Today, it is considered worse and worse to smoke. Consider the negative image you give of yourself to your family, children, work colleagues and bosses. In quitting smoking, you will project an image of a strong and responsible person, capable of willpower, conscious of your health and that of others. In addition, adults who smoke share part of the responsibility when kids imitate their behavior. Remind yourself that by stopping smoking, you set a positive role model for kids.
Ask yourself if you want to continue to support the tobacco industry
Have you considered that in buying cigarettes, you are supporting an industry that targets children, manipulates the composition of the tobacco to make it more addictive, and has lied for many years, because, despite what they said repeatedly, they knew that nicotine is addictive?
Calculate the costs of smoking
How much do you spend each day on your cigarettes? _____ $ / day.
Multiply this figure by 365 to obtain your spending per year: _____ $ / year.
Multiply this figure by 10 to find your spending over ten years: _____ $ / 10 years.
Write what you can buy with these amounts:
Keep a smoker's journal
Self-observation by taking written notes is an effective method for stopping smoking. Many ex-smokers have found that while smoking, keeping a journal has allowed them to better control their smoking habit and their reflexes. They have said that this has "opened their eyes" about a habit that they thought they understood. Why not do the following experiment during a couple of days:
For those who have started smoking again after they tried to quit
You are not the only one who has tried unsuccessfully to stop smoking. On average, ex-smokers make 4 attempts to quit before they actually come to stop smoking altogether. Hence, it is entirely normal to re-start several times. Consider the fact that having re-started smoking is not like a failure, but instead like a learning experience. Learn from this experience. Like in other domains, mastery comes through practice.
The fact that you have returned to smoking does not mean that you are incapable of stopping smoking, but rather that you were not able to control a particular situation. Try to remember the circumstances under which you started to smoke again and prepare a strategy to resist smoking in similar situations. The following questionnaire can help you think about your relapse:
1. Under what circumstances did you start smoking again (place, with whom, what activity, your mood state at the time)?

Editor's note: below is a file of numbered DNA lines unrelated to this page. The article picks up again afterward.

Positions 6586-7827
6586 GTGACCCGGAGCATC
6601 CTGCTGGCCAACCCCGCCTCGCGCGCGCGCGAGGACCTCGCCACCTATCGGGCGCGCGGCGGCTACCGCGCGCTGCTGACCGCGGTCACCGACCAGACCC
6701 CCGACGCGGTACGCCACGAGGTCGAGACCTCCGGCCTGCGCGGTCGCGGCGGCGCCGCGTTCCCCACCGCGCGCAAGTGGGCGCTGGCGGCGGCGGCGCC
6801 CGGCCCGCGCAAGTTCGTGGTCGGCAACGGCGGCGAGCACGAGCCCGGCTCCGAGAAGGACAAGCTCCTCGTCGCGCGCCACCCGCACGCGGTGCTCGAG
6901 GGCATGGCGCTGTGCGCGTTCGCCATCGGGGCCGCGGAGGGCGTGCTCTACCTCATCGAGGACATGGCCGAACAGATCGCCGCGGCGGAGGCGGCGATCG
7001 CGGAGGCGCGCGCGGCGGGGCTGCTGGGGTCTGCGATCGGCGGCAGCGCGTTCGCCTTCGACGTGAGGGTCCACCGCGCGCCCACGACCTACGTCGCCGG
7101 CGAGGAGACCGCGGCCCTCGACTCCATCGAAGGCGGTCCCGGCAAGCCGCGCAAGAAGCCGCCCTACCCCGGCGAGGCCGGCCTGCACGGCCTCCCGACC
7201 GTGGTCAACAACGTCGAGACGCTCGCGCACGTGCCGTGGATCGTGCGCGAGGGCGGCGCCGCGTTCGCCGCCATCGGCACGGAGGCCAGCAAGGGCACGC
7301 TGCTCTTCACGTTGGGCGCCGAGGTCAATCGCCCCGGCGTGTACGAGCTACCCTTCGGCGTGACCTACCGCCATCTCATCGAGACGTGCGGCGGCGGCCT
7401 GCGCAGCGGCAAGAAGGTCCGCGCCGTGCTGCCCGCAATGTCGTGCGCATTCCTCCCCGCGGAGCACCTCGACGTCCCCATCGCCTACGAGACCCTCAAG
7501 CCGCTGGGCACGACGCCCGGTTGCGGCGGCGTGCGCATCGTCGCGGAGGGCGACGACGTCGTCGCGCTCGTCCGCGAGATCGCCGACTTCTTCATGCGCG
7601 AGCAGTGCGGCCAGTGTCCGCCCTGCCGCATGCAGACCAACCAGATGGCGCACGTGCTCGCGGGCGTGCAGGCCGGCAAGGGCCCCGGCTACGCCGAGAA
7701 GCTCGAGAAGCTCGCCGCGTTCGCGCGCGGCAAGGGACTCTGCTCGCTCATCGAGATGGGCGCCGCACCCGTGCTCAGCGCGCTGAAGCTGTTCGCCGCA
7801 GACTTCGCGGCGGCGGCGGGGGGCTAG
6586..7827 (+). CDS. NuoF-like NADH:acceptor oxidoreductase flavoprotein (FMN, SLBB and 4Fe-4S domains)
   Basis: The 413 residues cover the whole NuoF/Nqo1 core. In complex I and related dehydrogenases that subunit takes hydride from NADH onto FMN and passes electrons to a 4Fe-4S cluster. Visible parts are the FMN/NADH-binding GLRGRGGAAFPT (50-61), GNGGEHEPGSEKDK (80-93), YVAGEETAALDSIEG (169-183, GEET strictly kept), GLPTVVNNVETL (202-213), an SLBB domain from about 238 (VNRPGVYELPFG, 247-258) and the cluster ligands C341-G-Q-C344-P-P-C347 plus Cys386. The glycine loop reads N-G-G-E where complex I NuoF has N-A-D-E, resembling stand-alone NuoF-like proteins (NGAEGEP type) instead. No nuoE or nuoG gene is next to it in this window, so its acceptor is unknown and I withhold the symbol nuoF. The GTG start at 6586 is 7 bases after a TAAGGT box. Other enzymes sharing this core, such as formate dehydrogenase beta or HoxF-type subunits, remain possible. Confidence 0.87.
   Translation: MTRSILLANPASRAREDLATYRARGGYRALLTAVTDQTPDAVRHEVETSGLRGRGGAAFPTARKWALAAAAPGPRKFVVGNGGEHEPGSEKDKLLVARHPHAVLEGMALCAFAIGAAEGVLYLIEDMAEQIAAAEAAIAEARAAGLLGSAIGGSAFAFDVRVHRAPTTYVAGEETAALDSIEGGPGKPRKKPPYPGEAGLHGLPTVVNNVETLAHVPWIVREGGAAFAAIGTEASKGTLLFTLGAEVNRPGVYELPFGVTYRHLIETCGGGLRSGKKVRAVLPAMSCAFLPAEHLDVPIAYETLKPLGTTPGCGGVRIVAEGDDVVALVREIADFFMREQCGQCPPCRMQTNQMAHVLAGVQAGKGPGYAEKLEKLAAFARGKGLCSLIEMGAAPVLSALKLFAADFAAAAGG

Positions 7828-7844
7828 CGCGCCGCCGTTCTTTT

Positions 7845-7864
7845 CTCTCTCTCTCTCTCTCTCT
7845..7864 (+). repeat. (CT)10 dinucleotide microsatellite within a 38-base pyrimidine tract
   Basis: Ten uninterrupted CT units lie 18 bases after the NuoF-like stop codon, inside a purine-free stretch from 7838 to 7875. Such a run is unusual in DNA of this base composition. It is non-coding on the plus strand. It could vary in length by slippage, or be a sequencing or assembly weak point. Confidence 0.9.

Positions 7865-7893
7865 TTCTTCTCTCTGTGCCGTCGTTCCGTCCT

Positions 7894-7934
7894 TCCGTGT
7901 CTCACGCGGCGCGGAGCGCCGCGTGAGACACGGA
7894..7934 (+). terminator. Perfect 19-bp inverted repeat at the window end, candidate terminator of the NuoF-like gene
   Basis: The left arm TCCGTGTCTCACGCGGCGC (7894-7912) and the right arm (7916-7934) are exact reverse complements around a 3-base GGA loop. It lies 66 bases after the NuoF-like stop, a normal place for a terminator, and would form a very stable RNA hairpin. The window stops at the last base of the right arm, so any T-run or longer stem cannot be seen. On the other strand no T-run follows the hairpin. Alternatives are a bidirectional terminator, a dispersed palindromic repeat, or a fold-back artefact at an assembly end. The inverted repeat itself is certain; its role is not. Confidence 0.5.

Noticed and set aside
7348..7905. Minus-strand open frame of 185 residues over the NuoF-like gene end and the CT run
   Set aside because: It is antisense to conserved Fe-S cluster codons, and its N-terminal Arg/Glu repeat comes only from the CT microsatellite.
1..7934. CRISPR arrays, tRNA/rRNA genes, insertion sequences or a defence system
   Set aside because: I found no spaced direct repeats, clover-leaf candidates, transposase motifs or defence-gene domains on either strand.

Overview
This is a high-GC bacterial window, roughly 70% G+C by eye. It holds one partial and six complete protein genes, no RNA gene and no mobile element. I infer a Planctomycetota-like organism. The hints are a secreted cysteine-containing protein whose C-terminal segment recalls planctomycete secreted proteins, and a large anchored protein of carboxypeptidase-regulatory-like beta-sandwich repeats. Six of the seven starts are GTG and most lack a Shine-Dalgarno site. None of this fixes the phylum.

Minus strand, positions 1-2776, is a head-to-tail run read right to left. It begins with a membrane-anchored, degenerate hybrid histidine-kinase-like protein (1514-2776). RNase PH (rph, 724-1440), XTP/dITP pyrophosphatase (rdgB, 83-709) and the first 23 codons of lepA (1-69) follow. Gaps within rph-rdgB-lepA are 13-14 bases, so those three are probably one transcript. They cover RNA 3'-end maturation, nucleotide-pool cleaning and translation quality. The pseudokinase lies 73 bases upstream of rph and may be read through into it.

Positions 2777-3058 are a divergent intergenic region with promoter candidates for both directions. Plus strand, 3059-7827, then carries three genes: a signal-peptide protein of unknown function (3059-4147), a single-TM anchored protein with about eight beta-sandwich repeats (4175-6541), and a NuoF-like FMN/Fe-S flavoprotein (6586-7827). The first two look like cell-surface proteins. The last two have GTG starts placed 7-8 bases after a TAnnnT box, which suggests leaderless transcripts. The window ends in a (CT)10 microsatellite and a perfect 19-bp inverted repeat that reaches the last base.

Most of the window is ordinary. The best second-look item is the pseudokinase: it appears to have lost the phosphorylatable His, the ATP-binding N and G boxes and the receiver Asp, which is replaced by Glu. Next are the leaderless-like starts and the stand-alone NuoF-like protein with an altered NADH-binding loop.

2. What triggered the urge to smoke?
3. In the future, how will you resist cigarettes in similar situations or how can you avoid these situations?
Remind yourself that your next attempt to quit will be different than the previous one, as you will be better prepared, having the benefits of the advice that can be found in this series of brochures. Try and try again, and you finally will succeed!
Read our brochure entitled "I started smoking again"
It contains information and advice that will help you to overcome the negative feelings that follow a relapse, then try again.
We know that it is not easy to quit smoking. Nevertheless, for the quality of your life, for your health, for the health of those around you, you should make a commitment to yourself to stop smoking. Since you have already decided to quit smoking, what are you waiting for? The best is to prepare your attempt to quit right now, before becoming sick from a tobacco-related disease, and before making those around you sick. Think about the positive image you will project of yourself by stopping smoking.
We can help you!
We offer individualized advice to help you stop smoking. For this, you must respond to a questionnaire, then send it to us. In return, you will receive an evaluation of your own personal characteristics. If you wish, you may choose to receive a series of evaluations, updated from time to time. You can obtain this personal evaluation directly on this web site, by answering our questionnaire on the screen. We have also created a series of brochures that can be useful to you. You can order these materials from the address found on the first page.
To everyone, good luck!
Photocopy and cut out this journal. Over a few days, fill it out before lighting each cigarette. At night, go over it and think about it.
Review of the day of (date): _______________
The situations where the urge to smoke was strongest: ________________________________
The most effective strategies to resist in these situations: _______________________________
* Mood: neutral, worried, stressed, angry, depressed, content, relaxed, tired, bored.
** Intensity of the urge to smoke: none=0, very weak=1, moderate=2, strong=3, extreme=4.
Where to find help and information about quitting smoking?
Additional Internet Links
DOCUMENTS AND LITIGATION
Articles and Publications
Products For Sale
Treatment & Support Services
The stages of change
This brochure was created at the Institute of Social and Preventative Medicine of the University of Geneva, with the support of the Swiss Cancer League, the Swiss National Science Foundation, the Swiss-Romande Lottery, the Geneva Department of Social Action and Health, the Swiss Federal Office of Public Health, The Swiss Foundation for Health Promotion, Pharmacia & Upjohn, the Swiss Pulmonary League, the Cipret-Genève and the Jura Canton Health Service. We thank the Swiss Association for Smoking Prevention (at) for it help and support.
Copyright (c) Jean-François Etter 1999. All rights reserved.
Author: Jean-François Etter
Translated from French into English 1 March, 1999 by MCART.org